The latest exhibition at the Sakıp Sabancı Museum; A Forgotten Woman of the Republic: The Many Ways of Melek Celâl, is now open

27-12-2023

The Sabancı University Sakıp Sabancı Museum continues its series of monographic exhibitions, offering an in-depth exploration of significant artists and their contributions to Turkish painting. A Forgotten Woman of the Republic:The Many Ways of Melek Celâl focuses on a pioneering female artist of the late Ottoman Empire and the early Turkish Republic. Sponsored by Sabancı Holding and with contributions from Gilan, it can be visited at the SSM from 26 December 2023 to 28 April 2024.

The exhibition is centred around the life and art of Melek Celâl, the first female artist to show nude works at the Galatasaray Exhibition in 1924, as well as the first woman to open a solo exhibition in 1935. Featuring a diverse array of the artist's paintings and sketches; as well as patterns inspired by Anatolian motifs; articles on urban planning, calligraphy, and Turkish embroideries, the exhibition also features a rich archive, including photographs, postcards, memoirs, and letters providing a comprehensive view of Melek’s life.

Melek stands out as a trailblazing female representative of the first generation of modern artists, born in the late nineteenth century in the Ottoman Empire and continuing their lives in the newly established Republic of Turkey. As well as presenting an in-depth exploration of Melek's life and works, the exhibition also delves into ways in which modernisation was experienced in a nation undergoing radical change. Like many artists of the early Republican period, Melek Celâl, raised in Istanbul amidst the cultural heritage of a wealthy Ottoman family, is approached not only as a forgotten painter of the period, but also as a poignant reminder of the profound societal changes taking place throughout her lifetime. The scientific research project titled Melek Celâl: Beyond Vision is also featured in the exhibition, shedding light on her artistic technique, the restoration processes her works have undergone, and the structure, colour, paint layers, and texture of the materials that she used.

Sabancı Holding CEO, Cenk Alper, stated, " We believe that the exhibitions we have previously organized in collaboration with Sakıp Sabancı Museum, featuring Feyhaman Duran, Selim Turan, Avni Lifij, and Abdülmecid Efendi, are not only significant for art enthusiasts but also serve as important art historical resources. In the centennial year of our Republic, it brings us great joy to present this exhibition on the life and art of Melek Celâl, a multifaceted female artist embodying all the values of the Republic. We extend our heartfelt thanks to dear Nazan Ölçer and the SSM team for presenting the life and art of this influential female artist to the public, through such intensive research and dedication."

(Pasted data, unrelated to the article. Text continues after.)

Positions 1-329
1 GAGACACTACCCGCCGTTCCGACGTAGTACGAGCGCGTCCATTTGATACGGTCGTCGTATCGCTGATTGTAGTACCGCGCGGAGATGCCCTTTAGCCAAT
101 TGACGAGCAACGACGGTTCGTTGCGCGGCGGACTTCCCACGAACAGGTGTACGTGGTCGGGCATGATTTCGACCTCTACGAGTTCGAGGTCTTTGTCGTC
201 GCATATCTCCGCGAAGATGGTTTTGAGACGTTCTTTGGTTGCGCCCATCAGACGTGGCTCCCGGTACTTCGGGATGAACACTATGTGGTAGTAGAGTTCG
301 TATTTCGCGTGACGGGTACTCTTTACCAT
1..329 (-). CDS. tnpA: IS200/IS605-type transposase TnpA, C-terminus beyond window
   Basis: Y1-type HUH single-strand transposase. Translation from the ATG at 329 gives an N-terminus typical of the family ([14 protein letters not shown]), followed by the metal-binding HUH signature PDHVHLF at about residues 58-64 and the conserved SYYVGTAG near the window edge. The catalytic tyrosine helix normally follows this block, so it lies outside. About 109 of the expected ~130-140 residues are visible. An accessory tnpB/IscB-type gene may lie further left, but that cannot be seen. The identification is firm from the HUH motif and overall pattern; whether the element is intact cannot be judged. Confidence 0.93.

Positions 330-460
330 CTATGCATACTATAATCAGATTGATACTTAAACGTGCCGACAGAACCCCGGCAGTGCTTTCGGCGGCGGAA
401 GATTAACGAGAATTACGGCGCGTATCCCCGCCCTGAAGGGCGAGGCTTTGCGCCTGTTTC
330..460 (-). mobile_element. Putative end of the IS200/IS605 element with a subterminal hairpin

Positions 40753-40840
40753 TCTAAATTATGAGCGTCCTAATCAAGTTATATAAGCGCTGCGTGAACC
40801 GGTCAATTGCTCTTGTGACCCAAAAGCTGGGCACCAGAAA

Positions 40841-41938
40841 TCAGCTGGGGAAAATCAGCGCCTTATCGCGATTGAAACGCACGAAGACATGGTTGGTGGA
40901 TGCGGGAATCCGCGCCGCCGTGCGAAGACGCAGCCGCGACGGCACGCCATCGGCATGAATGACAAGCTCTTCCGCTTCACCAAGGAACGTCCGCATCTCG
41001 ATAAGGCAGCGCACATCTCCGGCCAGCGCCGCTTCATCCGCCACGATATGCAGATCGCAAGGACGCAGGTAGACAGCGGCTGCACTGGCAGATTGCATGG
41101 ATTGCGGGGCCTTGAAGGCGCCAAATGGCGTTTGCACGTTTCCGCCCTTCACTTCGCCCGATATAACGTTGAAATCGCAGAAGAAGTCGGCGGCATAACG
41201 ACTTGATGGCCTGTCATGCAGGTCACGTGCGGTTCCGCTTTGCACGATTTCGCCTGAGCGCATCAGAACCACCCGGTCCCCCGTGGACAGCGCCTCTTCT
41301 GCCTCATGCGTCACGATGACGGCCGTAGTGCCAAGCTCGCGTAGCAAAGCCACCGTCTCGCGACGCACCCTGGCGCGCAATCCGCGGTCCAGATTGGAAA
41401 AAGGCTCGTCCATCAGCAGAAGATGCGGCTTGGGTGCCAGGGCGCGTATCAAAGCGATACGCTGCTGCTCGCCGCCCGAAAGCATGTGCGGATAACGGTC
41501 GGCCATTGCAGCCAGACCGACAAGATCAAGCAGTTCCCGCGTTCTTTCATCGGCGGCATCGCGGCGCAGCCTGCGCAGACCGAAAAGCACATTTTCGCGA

Director of the Sakıp Sabancı Museum, Dr. Nazan Ölçer, said, "Our monographic exhibitions, concentrating on an artist's oeuvre and delving deeply into their stylistic nuances and contributions to the cultural and artistic landscape, always demand thorough preliminary research. This year, under the sponsorship of Sabancı Holding, we have chosen to shine a spotlight on a remarkable female artist. Regrettably, Melek Celâl, a versatile individual born into a prestigious family, navigating the transition from the Ottoman Empire to the Republic of Turkey, has been overlooked in contemporary narratives of the Republic. In commemorating Melek Celâl, a true embodiment of Republic ideals, we see it as our responsibility to revisit this pivotal epoch in Turkish history and its aspirations on the occasion of the Republic's centenary.

Melek, raised in an educated and affluent family, received an exceptional education within the confines of her home. Although her name doesn’t appear in the official records of the School of Fine Arts for Women and the Académie Julian, it is likely that she attended these institutions as a guest student and continued her education by attending the studios run by prominent artists during her frequent travels to Paris. Residing in Moda and establishing her own studio, Melek played an active role in the cultural and artistic milieu of Istanbul, hosting numerous artists and intellectuals of her time at her house, Villa Wohl.

Beyond her work as a painter and sculptor, Melek Celâl was also an accomplished writer and critic. Her articles and books on traditional Turkish arts and calligraphy, coupled with her talks on the subjects, are as noteworthy as her identity as an artist. Melek stands as a representative of the Republic, gazing towards the West, while maintaining a strong connection to Anatolia. We invite all art enthusiasts to explore the life and art of this exceptional female figure, whose global outlook, educational foundations, and unwavering commitment to traditional Turkish arts and architecture served as an example for the generation the Republic aimed to raise.”

The exhibition catalogue, endowing A Forgotten Woman of the Republic: The Many Ways of Melek Celâl with an enduring academic legacy, features articles by Namık Sinan Turan, Gizem Tongo, Ahu Antmen, Nazan Bekiroğlu, Mehmet Samsakçı, and Ömer Faruk Şerifoğlu, approaching Melek Celâl's life and art from diverse perspectives.

The exhibition will be supported by several educational programmes, including a “Mindfulness in the Museum” workshop hosted on 26 January, inspired by art therapy and mindfulness principles. Tailored for children aged 5-7 and their parents, the workshop will delve into the colours and compositions of Melek Celâl’s still-lifes exhibited in the galleries.

A Forgotten Woman of the Republic: The Many Ways of Melek Celâl sponsored by Sabancı Holding with contributions from Gilan, can be visited at SSM Gallery -2 every day except Monday, from 10:00 to 18:00, until 28 April 2024.